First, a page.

Having a platform might be especially important for nonfiction writers, but it can be beneficial for literary fiction writers, too. I think the literary fiction writers who have the best “platforms” in a very broad definition of that term are those who spend a lot of time helping other people. Examples of this are Dave Eggers, with his many different publishing ventures and charities or Hannah Tinti, who founded One Story and has helped many writers find an audience over the years, and in turn benefited from an eager audience when her books were published. Or Edwidge Danticat—I think practically everything I know about Haiti comes from her stunning books. She has been an advocate for Haiti, and frequently writes and comments on radio or television about her native country. There are several writers who are known for being wonderful teachers, such as William Kittredge and Steve Almond, and this I’m sure generates a lot of interest and goodwill when their books are published.
It could seem daunting to try to help others on as grand a scale as these writers have, but anyone can start on a small level—say, apply it to your Twitter feed. Instead of talking about yourself, talk about other people’s books, participate in #fridayreads, tell jokes, point out interesting websites, answer people’s questions. Then if you slip in something about how your book just got a great review, or how you have a reading coming up, no one wants to cold-cock you.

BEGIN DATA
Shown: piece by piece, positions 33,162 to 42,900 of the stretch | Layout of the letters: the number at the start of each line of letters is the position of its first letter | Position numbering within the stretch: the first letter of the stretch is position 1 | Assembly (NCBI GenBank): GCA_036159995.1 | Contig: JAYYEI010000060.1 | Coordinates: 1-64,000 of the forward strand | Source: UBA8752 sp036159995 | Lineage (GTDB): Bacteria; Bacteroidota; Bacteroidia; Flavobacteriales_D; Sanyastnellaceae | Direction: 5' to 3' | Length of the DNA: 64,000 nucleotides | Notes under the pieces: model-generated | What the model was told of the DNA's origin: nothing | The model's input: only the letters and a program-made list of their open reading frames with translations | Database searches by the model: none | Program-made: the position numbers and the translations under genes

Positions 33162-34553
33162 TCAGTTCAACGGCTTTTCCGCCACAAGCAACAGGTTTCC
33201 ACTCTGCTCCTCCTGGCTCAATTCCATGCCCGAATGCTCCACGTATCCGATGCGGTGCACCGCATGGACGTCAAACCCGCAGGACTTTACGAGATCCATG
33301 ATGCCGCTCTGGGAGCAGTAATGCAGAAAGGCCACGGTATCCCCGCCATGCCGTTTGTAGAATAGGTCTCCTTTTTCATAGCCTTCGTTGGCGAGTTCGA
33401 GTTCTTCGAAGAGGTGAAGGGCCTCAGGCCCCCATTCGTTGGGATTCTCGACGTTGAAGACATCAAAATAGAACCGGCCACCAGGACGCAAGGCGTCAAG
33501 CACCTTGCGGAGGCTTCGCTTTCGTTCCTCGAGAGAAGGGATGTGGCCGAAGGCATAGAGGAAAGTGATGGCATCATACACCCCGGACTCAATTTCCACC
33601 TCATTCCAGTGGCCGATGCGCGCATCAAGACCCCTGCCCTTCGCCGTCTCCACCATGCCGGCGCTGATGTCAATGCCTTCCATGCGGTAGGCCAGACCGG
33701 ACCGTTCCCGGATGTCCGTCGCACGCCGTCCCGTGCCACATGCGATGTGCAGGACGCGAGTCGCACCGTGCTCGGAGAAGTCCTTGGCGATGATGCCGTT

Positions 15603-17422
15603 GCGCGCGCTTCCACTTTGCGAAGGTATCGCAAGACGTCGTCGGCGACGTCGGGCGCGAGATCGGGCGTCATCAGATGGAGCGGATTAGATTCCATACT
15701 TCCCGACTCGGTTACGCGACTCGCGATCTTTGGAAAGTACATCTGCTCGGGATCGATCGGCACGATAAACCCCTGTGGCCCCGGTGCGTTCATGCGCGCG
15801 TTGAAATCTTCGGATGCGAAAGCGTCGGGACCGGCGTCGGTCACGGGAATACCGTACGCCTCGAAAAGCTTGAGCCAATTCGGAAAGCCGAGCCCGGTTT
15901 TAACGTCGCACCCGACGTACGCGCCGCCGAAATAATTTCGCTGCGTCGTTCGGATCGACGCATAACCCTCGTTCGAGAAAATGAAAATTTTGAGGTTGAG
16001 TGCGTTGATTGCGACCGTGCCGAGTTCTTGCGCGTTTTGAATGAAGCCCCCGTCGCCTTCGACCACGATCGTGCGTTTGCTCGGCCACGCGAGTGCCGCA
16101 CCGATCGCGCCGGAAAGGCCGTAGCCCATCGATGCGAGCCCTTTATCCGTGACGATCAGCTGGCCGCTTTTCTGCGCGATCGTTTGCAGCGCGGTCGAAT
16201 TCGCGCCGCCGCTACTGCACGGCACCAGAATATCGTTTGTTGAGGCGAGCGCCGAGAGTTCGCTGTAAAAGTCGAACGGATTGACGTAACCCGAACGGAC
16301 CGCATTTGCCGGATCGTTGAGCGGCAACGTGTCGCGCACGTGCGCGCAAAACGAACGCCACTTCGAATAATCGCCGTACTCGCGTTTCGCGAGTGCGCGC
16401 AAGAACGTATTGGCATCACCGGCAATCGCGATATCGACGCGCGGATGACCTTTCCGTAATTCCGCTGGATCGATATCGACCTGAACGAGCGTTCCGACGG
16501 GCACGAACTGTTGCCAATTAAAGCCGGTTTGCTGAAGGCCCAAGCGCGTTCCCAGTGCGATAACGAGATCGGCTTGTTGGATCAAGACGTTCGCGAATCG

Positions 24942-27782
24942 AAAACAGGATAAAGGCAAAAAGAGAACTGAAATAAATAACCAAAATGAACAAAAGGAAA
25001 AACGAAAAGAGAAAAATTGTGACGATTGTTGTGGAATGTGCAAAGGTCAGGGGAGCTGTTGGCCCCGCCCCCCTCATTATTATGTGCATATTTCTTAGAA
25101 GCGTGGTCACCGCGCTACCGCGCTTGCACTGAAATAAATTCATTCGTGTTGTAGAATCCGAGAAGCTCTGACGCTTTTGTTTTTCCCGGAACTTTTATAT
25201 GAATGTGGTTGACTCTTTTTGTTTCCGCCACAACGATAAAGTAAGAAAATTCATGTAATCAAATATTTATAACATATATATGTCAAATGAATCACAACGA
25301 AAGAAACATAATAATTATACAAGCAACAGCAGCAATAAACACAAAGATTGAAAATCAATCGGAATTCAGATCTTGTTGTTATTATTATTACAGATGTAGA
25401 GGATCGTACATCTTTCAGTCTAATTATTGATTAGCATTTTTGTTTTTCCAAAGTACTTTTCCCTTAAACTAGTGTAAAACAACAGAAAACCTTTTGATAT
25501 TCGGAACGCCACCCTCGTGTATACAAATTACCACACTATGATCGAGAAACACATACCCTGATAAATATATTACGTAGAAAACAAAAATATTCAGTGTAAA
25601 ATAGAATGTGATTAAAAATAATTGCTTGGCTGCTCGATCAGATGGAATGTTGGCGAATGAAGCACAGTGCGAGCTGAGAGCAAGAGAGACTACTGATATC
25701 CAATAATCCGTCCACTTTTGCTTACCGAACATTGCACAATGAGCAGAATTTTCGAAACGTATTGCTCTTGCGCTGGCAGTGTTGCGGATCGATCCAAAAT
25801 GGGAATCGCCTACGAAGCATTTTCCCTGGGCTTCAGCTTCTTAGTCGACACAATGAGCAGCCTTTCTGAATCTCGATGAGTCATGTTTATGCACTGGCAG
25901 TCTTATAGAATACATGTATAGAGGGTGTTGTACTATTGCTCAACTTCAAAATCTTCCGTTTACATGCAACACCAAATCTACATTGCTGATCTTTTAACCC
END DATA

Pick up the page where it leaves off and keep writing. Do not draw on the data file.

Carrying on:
We’ve done an AWP panel together called “To West or Not to West” that focused on various ways that writers based in the West deal with (or choose not to deal with) the mythos of the region. The Ringer takes place in an urban environment and avoids the Western mystique, but I noticed that your acknowledgment page ends with ”And Denver, I love you.” How does the West and “Western-ness” play into the novel?
The West is many different things, but I guess if you asked someone who didn’t read a lot of contemporary books set in the West what they thought a western novel would be like, they’d imagine horses and cowboys, or at the very least outdoorsy adventure type stuff like the stories in Pam Houston’s Cowboys Are My Weakness. But there are plenty of big cities in the West. One of my favorite writers of the urban West is Dagoberto Gilb, who portrays city life in Texas and California with candor, humor, and grit, while still giving his stories a significant “western” flavor.